The Knock on the Door
B efore Stalin’s purges got properly under way, it was already clear that foreigners could spark suspicious paranoia as well as Soviet citizens. Even in the 1920s, Britons in Moscow were not always as safe as most of them liked to think. Abraham Landau, a 22-year-old London communist, was sent by Britain’s Communist Party to work in the headquarters of the Communist Youth Inter national, where Bill Rust was a senior official. He was arrested in his room in the Hotel Lux in January 1923 and executed two weeks later on a charge of espionage. (McLoughlin)
Jack Murphy, when he was the representative of the British Communist Party at the Comintern, was arrested in Moscow in the 1920s, on the flimsiest circumstantial evidence that he might be a British spy, and was greatly relieved when he was cleared, for he knew what happened to spies. The Russians, he wrote later, have a way of dealing with spies that ensures their offence can never be repeated. (Murphy) Harry Pollitt believed to the end of his life, wrongly, that Murphy was a British Intelligence spy who, on his return to Britain, spied on British communists. (Foot)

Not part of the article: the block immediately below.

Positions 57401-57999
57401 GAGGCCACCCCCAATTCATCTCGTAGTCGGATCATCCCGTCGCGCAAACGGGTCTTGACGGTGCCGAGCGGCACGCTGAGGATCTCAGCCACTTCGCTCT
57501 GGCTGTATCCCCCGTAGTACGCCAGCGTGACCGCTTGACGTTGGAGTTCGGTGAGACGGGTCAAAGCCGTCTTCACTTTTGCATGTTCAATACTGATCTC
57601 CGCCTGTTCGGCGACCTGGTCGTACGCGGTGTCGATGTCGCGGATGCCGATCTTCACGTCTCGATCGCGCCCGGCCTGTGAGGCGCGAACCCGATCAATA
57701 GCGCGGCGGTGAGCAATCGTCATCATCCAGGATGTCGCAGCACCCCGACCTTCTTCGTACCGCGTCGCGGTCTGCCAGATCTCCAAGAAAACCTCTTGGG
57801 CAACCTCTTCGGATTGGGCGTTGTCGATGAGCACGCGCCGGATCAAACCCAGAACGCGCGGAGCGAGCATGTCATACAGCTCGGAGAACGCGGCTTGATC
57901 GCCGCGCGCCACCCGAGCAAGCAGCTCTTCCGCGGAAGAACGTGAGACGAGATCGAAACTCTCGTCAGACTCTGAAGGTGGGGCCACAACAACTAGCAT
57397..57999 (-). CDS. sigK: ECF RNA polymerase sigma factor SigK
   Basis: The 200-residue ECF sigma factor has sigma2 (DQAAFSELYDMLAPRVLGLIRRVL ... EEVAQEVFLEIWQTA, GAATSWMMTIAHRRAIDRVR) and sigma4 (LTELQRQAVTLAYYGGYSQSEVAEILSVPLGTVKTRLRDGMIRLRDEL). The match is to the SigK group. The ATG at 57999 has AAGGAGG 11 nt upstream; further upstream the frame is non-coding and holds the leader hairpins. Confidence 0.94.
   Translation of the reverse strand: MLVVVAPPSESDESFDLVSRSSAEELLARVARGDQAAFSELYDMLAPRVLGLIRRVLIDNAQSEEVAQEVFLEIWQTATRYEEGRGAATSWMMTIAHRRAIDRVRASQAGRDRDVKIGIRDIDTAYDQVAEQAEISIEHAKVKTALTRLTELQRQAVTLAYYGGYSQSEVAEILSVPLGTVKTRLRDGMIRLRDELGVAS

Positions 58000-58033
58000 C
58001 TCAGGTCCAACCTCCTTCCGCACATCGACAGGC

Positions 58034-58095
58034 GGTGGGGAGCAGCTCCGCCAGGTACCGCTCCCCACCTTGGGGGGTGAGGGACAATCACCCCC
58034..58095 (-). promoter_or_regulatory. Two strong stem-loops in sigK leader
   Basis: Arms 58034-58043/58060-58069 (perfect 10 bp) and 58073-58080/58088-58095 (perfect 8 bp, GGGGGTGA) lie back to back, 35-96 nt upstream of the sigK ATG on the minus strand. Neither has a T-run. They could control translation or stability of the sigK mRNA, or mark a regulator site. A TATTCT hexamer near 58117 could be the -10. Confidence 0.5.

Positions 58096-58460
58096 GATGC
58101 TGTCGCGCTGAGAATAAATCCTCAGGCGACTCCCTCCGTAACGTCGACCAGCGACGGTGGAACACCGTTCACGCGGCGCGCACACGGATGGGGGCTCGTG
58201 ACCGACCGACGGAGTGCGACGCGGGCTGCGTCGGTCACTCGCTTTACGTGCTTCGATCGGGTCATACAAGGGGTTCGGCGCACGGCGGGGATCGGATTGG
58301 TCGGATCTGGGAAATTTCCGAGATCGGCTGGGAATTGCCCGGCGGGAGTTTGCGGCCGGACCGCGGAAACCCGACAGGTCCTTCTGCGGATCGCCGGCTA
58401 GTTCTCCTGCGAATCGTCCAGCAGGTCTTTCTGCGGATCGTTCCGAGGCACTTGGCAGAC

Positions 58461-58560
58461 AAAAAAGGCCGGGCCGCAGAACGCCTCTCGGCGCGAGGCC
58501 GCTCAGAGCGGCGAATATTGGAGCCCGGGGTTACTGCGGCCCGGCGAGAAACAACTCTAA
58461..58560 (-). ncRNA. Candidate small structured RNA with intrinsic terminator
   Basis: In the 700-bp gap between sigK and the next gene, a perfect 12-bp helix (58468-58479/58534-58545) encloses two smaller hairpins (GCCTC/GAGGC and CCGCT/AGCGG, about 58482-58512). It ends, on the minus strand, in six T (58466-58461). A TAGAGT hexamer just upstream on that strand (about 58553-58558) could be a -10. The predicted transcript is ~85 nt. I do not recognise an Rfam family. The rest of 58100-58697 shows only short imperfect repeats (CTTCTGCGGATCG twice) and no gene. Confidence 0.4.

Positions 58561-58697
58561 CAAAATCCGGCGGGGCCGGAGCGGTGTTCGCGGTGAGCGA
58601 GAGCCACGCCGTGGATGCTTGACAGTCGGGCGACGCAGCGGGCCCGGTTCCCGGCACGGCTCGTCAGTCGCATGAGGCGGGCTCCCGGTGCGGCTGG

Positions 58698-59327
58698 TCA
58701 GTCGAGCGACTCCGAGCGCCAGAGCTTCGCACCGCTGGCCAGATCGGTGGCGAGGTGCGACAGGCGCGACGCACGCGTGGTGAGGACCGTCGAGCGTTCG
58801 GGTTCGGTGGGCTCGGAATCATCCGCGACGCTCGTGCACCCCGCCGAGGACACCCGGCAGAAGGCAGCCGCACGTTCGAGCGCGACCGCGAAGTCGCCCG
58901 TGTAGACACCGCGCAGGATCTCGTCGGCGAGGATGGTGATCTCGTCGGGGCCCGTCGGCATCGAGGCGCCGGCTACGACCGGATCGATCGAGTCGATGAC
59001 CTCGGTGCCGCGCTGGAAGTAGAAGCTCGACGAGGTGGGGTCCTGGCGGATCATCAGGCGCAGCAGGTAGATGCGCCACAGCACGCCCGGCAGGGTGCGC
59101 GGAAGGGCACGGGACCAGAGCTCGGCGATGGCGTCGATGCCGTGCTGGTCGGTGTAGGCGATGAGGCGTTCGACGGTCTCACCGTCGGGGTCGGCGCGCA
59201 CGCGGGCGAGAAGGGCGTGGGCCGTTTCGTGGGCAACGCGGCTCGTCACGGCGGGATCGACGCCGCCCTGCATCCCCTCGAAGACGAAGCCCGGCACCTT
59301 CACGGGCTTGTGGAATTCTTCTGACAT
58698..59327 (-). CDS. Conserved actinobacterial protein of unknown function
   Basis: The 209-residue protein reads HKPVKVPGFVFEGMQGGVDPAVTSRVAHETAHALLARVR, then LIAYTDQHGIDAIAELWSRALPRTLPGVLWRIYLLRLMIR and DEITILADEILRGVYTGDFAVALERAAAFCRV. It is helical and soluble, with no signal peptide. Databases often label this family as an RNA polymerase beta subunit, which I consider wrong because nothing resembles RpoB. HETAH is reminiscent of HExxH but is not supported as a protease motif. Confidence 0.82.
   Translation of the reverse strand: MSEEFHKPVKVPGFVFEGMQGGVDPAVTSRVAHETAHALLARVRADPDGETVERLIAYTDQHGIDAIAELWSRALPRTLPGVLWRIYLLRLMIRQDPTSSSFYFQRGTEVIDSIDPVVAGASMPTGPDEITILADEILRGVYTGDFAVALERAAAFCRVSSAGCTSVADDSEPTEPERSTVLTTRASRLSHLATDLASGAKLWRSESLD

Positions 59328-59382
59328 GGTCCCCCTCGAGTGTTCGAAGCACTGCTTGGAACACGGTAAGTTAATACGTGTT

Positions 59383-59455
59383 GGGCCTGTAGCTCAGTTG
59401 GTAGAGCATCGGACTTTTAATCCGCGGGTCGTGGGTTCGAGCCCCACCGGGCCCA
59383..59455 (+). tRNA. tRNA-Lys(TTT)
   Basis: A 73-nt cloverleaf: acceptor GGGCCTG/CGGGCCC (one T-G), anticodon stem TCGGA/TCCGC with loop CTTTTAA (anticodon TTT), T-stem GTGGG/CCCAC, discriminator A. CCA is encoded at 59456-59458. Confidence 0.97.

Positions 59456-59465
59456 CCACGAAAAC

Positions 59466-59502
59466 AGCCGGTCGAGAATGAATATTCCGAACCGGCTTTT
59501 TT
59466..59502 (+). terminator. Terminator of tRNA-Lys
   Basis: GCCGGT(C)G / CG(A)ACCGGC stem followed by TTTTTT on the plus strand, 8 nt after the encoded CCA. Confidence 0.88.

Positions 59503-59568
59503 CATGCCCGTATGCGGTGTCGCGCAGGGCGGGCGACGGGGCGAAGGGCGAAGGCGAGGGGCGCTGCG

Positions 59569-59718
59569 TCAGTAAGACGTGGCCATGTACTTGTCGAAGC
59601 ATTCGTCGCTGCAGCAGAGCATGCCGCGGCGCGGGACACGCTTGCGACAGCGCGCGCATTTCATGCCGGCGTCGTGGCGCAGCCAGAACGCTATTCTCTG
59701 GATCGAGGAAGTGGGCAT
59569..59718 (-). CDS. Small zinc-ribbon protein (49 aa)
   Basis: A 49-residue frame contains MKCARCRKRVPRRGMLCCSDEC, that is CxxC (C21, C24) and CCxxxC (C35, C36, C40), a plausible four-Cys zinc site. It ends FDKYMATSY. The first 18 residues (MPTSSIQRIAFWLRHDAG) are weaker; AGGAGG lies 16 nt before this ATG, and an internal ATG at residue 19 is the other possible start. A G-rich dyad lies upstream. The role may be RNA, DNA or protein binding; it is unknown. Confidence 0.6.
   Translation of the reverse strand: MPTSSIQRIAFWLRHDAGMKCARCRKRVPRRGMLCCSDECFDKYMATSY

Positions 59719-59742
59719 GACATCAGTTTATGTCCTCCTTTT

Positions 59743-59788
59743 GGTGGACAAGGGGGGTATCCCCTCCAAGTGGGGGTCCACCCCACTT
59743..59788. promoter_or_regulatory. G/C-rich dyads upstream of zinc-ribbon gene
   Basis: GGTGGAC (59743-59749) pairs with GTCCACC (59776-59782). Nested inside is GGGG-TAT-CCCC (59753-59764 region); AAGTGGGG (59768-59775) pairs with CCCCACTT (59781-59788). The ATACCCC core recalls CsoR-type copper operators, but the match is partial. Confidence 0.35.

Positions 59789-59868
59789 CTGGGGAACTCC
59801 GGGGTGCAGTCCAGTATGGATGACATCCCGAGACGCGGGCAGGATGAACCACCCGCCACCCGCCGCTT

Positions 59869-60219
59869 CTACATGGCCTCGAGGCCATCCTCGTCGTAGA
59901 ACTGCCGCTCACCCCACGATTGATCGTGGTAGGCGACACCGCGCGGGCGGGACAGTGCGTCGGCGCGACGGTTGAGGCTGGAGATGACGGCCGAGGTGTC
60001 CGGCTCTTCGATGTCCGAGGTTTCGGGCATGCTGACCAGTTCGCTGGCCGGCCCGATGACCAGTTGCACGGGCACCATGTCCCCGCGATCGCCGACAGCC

Murphy saw the Comintern warfare at first hand, writing that the ‘great polemical battle’ between Stalin and Trotsky ‘went on from 1925 until it ended with the crack of the rifles of the firing squads of revolution in 1937’. He saw how polemical battles were waged in the Comintern: ‘Everyone knew what was coming when the speaker
got to the point of saying: “And it is by no means an accident that Comrade So-and-so says this.” Always it meant that we had now to listen to the political history of that particular person, how he had written an article 20 years ago, and on the speaker would go to prove that his opponent never was a Marxist. He was a Menshevik, or a Social Revolutionary, or some other term equally opprobrious.’ (Murphy) Yet Jack Murphy did not at that time see what was brewing, remaining loyally on Stalin’s side, even proposing the motion in the Comintern that expelled Trotsky from the Communist Party. It was not until the early 1930s that he left the Communist Party and joined Stafford Cripps’s Socialist League.